A week or so before graduation, some of us got amendments to the original orders assigning us to duty in Vietnam with helicopter flight school reroute. Some of us would go on to transition training in either Cobra gunships or in cargo helicopters like the big Chinook. Rarely, some of us would go to fixed-wing transition. Some of us, myself, and the future Best Man at my wedding, Marvin Adams, and another whose name I do not recall, were sent to Aviation Maintenance Officers’ Course in Ft. Eustis, Virginia. Marvin and I were there for twelve weeks while most of the rest of our flight class of commissioned officers was experiencing the worst weeks of the war. The officer who flew right seat with me in a Huey on our graduation formation fly-by flight, Johnny Benton, lasted only three weeks in Vietnam. He took a 50 caliber bullet to the head during one of his first in-country combat assault missions.  I read his name one morning in the Army Times obituaries among other class members’ names. Week after week more class members’ names were listed.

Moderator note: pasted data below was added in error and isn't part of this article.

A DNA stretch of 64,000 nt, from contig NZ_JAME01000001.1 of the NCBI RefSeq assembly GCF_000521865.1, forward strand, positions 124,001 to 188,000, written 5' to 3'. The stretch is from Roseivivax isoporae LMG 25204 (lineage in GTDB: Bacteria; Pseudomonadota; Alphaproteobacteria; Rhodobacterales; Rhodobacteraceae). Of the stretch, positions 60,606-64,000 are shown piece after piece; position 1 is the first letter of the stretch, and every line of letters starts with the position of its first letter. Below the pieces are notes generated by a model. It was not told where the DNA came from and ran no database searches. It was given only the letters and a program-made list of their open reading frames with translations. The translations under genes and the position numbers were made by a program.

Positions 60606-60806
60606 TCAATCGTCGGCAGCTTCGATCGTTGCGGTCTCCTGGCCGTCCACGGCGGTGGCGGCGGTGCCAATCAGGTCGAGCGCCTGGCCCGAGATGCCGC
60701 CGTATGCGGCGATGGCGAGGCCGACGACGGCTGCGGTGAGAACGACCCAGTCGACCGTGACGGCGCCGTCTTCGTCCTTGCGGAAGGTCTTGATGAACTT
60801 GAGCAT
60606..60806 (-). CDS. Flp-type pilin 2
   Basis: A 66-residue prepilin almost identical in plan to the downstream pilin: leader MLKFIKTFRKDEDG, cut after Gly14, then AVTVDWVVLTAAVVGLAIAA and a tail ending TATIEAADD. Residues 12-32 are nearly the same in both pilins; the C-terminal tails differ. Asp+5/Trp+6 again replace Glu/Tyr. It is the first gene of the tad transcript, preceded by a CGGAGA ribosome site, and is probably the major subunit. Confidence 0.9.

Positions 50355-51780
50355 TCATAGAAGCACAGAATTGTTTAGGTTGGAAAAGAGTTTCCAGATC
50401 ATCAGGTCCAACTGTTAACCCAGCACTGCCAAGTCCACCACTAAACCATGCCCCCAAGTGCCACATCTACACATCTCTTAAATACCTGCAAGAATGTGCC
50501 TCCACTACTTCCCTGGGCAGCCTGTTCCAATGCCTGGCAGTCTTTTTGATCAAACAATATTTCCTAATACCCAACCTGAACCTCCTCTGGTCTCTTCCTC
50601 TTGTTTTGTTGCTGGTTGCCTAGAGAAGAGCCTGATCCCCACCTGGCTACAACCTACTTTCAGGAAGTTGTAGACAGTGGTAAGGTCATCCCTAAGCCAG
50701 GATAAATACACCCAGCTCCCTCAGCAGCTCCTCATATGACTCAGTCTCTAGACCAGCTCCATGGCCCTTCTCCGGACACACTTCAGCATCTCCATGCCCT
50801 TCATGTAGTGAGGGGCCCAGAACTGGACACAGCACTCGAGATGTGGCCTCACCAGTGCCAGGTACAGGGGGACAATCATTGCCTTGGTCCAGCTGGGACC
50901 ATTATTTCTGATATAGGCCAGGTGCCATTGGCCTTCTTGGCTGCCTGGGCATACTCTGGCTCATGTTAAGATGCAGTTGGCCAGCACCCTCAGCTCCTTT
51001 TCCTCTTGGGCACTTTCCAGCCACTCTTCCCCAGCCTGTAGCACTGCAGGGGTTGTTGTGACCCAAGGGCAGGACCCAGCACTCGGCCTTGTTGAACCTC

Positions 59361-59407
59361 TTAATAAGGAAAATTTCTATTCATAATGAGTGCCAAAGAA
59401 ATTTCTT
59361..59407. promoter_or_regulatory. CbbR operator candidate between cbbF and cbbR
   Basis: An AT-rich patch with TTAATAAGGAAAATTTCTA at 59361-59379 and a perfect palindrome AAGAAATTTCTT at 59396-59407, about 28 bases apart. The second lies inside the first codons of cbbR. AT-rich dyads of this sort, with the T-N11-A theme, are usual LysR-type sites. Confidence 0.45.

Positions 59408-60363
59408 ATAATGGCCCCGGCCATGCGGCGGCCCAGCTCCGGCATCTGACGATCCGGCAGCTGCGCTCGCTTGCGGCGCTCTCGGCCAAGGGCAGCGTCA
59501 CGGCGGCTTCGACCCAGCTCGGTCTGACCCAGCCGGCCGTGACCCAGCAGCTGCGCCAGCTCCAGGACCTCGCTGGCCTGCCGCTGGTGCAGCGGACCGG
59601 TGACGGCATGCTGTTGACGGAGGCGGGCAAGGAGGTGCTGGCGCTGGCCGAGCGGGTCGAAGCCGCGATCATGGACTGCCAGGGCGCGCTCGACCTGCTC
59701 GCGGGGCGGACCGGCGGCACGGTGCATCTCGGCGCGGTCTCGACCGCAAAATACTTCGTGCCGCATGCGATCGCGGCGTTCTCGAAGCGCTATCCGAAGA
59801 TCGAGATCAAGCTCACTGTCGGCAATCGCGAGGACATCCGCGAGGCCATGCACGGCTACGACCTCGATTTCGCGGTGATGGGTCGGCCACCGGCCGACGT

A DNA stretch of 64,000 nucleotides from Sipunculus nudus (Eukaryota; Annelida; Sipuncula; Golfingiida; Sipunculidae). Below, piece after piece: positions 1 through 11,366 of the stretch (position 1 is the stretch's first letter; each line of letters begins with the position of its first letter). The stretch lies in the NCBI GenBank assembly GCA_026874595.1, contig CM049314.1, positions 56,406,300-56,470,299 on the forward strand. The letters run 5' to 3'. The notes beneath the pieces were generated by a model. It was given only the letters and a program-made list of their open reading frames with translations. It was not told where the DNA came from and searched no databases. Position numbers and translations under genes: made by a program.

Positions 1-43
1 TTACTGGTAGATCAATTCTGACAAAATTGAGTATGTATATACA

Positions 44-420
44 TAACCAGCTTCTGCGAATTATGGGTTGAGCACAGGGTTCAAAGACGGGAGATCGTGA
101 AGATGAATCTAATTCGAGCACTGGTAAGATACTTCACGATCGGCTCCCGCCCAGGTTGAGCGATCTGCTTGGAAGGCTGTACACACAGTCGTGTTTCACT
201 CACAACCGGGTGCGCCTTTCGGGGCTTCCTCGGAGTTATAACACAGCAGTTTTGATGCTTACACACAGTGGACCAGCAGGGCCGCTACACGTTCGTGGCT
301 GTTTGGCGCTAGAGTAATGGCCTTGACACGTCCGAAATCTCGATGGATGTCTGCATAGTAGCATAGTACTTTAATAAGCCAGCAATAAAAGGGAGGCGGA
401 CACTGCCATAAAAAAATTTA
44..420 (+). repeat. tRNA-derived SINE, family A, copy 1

I did not know Johnny well during our time together in flight school. I got to know him much better after he died because I wrote to his parents. Their address was listed in the Army Times. I don’t know why I chose to write to them and not to others from my flight class, others that I had actually known better. But I did. I gave them my APO address so that they could write back to me should they want to. A few days after reporting to my unit in Vietnam, the Aviation Battery of the 101st Airborne Division’s Division Artillery, a half dozen letters from Johnny’s mother were delivered. Each contained a packet of KoolAide. Each week after that, like clockwork, I got another letter from her with another packet of KoolAide. Johnny had written to her asking her to send him some because, as she told me in a letter, he had said in his last letter to her that the water he had to drink tasted terrible. Those letters from Johnny’s mother were a blessing to me. I hope that her writing to me, and my brief answers, were a blessing to her too.